The relation that in the following will be used to express $ r_e$ as function of $ I$ is therefore

$\displaystyle r_e(I)=\textrm{dex}(a_r+b_r\,I+c_r\,I^2+d_r\,I^3+e_r\,I^4)~~~\mathrm{[arcsec]}~.$ (4.3)

The values of the five parameters contained in Equation 4.3 are given in Table 4.3.

Table: Parameters of $ \log\,r_e$ vs. $ I$ least-square fourth-degree polynomial best-fit. $ r_e$ expressed in arcsec.
$ a_r$ $ b_r$ $ c_r$ $ d_r$ $ e_r$
3.57702 $ \,\cdot\,10^{0}$ -2.12805 $ \,\cdot\,10^{-1}$ 5.34616 $ \,\cdot\,10^{-3}$ -4.62001 $ \,\cdot\,10^{-4}$ 1.28947 $ \,\cdot\,10^{-5}$

Note that it is assumed not only that $ r_e$ depends on $ I$ only, but also that the same relation holds for all galaxies, irrespective of their morphological types. Note that, in view of the statistical considerations about galaxy detection that will be made in Chapter 5, the assumption of a univariate relation between $ r_e$ and $ I$ will lead to a galaxy being detected more or less easily than modelled according to its compliance to the average relation expressed by Equation 4.3. From a statistical point of view, however, and as far as Equation 4.3 holds on average, the net effect on the total number of detected galaxies should be negligible. Effective radii calculated from Equation 4.3, are given in Table 4.4. A rough estimation of the typical surface brightness of the central regions of galaxies can be given by the average surface brightness inside the effective radius $ <\!\mu\!>_e$. Under our assumptions, and from the definition of effective radius, this quantity is equal for Es and Ds and can be written as

...I))+I_{\mathrm{[mag]}} ~~~\mathrm{[mag/arcsec^2]~.} \end{split}\end{displaymath} (4.4)

Values of $ <\!\mu\!>_e$ are given in Table 4.5. To characterize the total fraction of the sky occupied by galaxies brighter than a given magnitude, one can define $ \Omega_e$ as the total solid angle that lies within the effective radius of all galaxies brighter than a given magnitude. Since superposition of different galaxies on the same sky regions is negligible, at least in the magnitude range we are considering, $ \Omega_e$ can simply be written as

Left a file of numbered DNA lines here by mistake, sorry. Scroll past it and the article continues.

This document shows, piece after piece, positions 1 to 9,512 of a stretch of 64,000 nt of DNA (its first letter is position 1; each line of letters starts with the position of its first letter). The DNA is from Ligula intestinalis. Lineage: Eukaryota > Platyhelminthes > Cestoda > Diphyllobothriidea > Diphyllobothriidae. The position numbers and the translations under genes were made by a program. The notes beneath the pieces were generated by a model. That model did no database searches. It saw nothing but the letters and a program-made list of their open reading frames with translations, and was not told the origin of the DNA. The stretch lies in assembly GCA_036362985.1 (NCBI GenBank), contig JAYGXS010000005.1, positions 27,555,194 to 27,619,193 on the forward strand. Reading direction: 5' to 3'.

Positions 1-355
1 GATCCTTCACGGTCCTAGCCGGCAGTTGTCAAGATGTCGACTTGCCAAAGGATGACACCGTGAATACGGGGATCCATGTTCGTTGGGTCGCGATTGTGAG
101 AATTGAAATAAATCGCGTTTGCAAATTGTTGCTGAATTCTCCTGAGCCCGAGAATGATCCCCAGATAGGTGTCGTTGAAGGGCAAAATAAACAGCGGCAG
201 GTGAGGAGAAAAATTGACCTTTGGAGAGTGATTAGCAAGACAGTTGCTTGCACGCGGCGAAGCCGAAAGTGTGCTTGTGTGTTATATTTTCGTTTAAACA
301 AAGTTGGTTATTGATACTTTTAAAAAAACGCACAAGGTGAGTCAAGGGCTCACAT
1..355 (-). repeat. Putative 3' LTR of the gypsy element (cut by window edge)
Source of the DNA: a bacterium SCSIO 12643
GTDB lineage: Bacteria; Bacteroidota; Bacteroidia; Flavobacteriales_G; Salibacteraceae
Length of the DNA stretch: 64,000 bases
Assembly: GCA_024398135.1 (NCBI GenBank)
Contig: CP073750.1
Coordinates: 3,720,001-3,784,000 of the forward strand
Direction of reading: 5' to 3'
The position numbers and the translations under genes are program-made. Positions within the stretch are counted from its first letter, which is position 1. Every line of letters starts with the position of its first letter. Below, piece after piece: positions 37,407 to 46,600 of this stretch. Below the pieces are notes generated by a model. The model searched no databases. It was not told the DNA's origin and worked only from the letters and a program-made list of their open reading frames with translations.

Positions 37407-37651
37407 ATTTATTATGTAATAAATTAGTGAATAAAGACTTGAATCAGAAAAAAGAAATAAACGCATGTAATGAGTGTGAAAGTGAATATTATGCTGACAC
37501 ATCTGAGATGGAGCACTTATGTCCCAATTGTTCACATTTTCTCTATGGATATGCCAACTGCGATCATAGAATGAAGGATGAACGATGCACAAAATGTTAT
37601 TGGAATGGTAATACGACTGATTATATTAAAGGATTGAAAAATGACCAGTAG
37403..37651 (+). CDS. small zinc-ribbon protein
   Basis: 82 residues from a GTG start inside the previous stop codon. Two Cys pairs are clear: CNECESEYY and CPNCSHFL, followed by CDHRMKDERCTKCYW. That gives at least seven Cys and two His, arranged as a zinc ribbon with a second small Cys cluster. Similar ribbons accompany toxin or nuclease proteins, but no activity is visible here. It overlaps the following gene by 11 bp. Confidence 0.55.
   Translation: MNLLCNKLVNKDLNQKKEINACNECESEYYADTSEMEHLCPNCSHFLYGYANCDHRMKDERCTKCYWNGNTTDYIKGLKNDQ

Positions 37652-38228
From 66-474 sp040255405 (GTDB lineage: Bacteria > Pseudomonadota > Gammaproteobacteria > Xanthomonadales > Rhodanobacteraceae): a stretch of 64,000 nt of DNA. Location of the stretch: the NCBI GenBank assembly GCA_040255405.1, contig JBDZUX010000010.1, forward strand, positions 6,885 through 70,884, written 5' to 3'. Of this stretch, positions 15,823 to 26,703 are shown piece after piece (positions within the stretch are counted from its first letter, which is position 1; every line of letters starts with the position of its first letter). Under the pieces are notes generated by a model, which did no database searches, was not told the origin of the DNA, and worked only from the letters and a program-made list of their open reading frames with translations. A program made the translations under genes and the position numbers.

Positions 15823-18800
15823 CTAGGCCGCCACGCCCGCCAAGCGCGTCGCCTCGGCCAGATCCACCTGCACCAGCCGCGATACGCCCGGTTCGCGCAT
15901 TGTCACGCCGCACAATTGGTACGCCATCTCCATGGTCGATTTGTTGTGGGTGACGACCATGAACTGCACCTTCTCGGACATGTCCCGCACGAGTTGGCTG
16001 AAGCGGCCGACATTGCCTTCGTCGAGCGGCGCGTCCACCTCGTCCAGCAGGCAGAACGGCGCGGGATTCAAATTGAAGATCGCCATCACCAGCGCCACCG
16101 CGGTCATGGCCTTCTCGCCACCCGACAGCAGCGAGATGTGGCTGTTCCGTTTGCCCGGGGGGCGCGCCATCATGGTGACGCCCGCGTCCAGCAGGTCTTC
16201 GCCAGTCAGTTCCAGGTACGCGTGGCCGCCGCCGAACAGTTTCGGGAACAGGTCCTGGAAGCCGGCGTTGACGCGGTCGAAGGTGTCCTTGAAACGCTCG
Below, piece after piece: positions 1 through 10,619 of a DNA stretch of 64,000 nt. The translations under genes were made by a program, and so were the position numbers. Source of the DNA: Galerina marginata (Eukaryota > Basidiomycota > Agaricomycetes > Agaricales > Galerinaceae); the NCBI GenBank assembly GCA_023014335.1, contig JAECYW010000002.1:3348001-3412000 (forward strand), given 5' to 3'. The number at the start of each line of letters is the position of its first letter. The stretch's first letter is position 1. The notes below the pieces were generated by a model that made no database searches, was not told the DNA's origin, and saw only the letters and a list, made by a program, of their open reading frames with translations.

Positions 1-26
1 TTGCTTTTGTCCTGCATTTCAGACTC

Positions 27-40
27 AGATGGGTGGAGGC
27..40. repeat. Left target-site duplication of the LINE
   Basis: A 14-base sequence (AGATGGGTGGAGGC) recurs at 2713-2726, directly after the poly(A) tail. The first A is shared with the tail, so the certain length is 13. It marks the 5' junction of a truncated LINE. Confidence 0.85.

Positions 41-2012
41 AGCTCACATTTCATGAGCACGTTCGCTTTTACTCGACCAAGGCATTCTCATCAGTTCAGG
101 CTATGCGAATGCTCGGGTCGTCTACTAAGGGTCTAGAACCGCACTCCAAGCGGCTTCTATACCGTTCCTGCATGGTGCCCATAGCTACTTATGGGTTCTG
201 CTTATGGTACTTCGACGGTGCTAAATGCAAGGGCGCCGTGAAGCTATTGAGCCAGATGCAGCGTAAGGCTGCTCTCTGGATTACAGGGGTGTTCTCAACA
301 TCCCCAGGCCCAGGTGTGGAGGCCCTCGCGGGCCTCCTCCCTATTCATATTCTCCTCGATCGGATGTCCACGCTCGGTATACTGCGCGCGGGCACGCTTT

% latex2html id marker 9710
\begin{split}\Omega_e(I)&=\frac{...\,3}+2\,e_r\,I^{\prime\,4}\right]\,\mathrm{d}I'~, \end{split}\end{displaymath} (4.5)

where $ \Omega_{sky}$ is the solid angle spanned by the whole sky (see Appendix A and the factor $ 60^4$ was introduced to take into account the fact that the coefficients giving $ r_e$ and $ N$ as function of $ I$ are expressed in different angular units. Values of $ \Omega_e/\Omega_{sky}$, calculated through Romberg integration of Equation 4.5, are given in Table 4.4.

Table 4.4: Number and size of galaxies according to our statistical model. Modelled differential and cumulative number counts, effective radius and fraction of sky inside the effective radius at different $ I$.
$ I$ $ N$ $ N_c$ $ r_e$ $ \Omega_e/\Omega_{sky}$
mag deg$ ^{-2}$ mag$ ^{-1}$ deg$ ^{-2}$ arcsec $ 10^{-6}$ sky
10 0.008183 0.005151 44.72  5.350
11 0.03777 0.02458 28.64  10.93
12 0.1654 0.1114 18.29  21.15
13 0.6867 0.4791 11.68  38.88
14 2.705 1.958 7.468  68.08
15 10.10 7.596 4.801  114.0
16 35.79 27.99 3.115  183.6
17 120.3 98.00 2.049  285.9
18 383.3 325.9 1.374  433.3
19 1159 1030 0.9446 644.0
20 3322 3093 0.6707 946.5
21 9032 8826 0.4954 1389 
22 23290 23940 0.3838 2060 
23 56970 61760 0.3147 3132 
24 132200 151500 0.2758 4969 

next up previous contents
Next: 4.4 Surface Brightness Distribution Up: 4. Statistical Model of Previous: 4.2 Number Counts   Contents
Mattia Vaccari 2000-12-05